People don’t argue that higher education shouldn't do chemistry anymore because others do it. You can hear people say library and information science shouldn't be done because it's being done by Google or somebody.

Aspray:

Yes.

King:

You have to think about that argument and develop your responses to it in ways that are effective to the people that you're talking with. It's a very hard problem to overcome. By the time you hear about it, there are some who want to believe it.

Aspray:

Right, so I introduced this topic in a roundabout way. You have presumably done some thinking about these issues, and maybe you had also thought about how you wanted to approach them in this discussion today. Maybe I should give you a chance to start again, at the place you want to start this conversation about this topic.

King:

I see two main zones of activity here. There might be three, but I see two for sure. One is the memory zone, which library and information science historically has been committed to – memory in the sense that, we know how to put things away, and we know how to get them back again. This is crucial to information infrastructure and epistemic infrastructure. Margaret Hedstrom and I have written about this. It includes not only what we know, but how we know it. This becomes important when what we know is challenged, which in a healthy society, happens.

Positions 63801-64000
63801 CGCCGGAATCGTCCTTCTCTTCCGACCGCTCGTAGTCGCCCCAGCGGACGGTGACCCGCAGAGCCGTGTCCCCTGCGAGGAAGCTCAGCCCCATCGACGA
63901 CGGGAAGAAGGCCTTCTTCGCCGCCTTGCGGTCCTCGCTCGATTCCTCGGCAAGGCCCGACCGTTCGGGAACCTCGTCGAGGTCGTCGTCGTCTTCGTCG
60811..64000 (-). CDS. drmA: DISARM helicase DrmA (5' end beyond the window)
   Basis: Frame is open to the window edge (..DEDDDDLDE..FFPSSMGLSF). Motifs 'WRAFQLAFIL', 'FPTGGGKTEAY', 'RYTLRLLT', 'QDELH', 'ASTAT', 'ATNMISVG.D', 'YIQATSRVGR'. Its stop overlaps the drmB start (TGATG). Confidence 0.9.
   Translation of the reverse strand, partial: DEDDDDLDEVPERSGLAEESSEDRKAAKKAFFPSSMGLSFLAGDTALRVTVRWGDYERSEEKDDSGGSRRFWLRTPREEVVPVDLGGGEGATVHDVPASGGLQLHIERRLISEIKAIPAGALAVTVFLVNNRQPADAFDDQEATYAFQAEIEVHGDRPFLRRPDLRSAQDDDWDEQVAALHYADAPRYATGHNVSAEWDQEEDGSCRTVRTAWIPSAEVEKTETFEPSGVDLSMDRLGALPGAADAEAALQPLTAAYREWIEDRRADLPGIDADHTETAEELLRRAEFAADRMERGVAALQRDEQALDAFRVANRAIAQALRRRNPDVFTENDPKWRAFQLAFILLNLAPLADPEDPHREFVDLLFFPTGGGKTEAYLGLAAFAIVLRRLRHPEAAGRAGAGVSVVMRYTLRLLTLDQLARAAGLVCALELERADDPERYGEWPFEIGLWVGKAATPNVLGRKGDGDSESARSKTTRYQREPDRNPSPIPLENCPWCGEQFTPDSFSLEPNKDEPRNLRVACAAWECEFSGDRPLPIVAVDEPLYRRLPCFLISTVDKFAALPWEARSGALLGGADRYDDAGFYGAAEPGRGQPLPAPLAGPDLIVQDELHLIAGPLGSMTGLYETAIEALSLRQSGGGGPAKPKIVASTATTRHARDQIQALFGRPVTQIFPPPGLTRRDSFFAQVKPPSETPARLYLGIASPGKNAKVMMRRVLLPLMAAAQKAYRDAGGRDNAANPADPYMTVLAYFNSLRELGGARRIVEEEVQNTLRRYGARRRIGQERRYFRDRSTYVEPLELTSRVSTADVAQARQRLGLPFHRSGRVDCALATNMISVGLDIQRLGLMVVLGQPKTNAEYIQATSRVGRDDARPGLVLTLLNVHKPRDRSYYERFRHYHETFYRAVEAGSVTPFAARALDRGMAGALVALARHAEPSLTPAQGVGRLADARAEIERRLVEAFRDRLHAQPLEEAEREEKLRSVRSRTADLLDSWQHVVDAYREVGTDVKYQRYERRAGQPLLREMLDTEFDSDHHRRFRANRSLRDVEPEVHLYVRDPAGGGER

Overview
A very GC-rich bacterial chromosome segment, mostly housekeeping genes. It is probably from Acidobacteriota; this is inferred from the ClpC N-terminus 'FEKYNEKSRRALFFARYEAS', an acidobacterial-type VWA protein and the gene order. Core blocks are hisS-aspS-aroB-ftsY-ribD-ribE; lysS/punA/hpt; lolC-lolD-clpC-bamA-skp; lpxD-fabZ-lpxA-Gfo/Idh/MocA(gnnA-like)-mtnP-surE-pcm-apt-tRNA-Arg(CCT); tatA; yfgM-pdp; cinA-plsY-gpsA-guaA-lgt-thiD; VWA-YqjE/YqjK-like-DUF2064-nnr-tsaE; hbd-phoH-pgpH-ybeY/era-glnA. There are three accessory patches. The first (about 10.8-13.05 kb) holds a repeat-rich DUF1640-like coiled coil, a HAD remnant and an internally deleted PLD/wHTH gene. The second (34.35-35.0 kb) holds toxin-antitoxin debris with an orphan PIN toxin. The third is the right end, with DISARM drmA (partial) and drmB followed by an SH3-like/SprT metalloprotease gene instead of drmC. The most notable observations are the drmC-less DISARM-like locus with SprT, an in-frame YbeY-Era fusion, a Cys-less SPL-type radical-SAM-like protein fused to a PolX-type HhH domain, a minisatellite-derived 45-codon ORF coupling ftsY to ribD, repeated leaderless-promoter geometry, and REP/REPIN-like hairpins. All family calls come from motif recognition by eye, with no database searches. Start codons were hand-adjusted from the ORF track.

The other piece is information processing. By that, I mean two things. One is crunching, transformation, taking this information and turning it into that information. It also involves data communications. Information science in LIS deals primarily with memory. The Shannon side of information science deal primarily with digital signal processing, digital communication.

When you put those things together, and this is where the third one begins to come in, you can move to the importance of the communication of meaning. This is certainly a big issue now, with respect to Facebook and so forth.

These are all areas that you have to touch. The problem is, people have a hard time looking at all of these things as possibly of equal value. They tend to think some things are really important, and don’t pay much attention to other things. Some library and information science people acknowledge that computers are important. Some who build computers who think the memory thing, other than computer memory, is important. And then there's communication people who use Ev Roger's diffusion of innovation or the distinction between personal and mass communications.

But if you look across these: the library and information science schools, some of which have morphed into information schools, computer science programs, some of which are beginning to move into information programs and communication programs. That encompasses most of the waterfront.

Aspray:

Those schools that have a serious research element to them. Right.

King:

Right. And into the library and information science world, I would place the archives world. But by tradition, archives don't see themselves as part of the library and information science world. They kind of see themselves as a standalone thing. In some instances, they're more public policy.

Aspray:

Hmm.

King:

Some of them are history-related.

Aspray: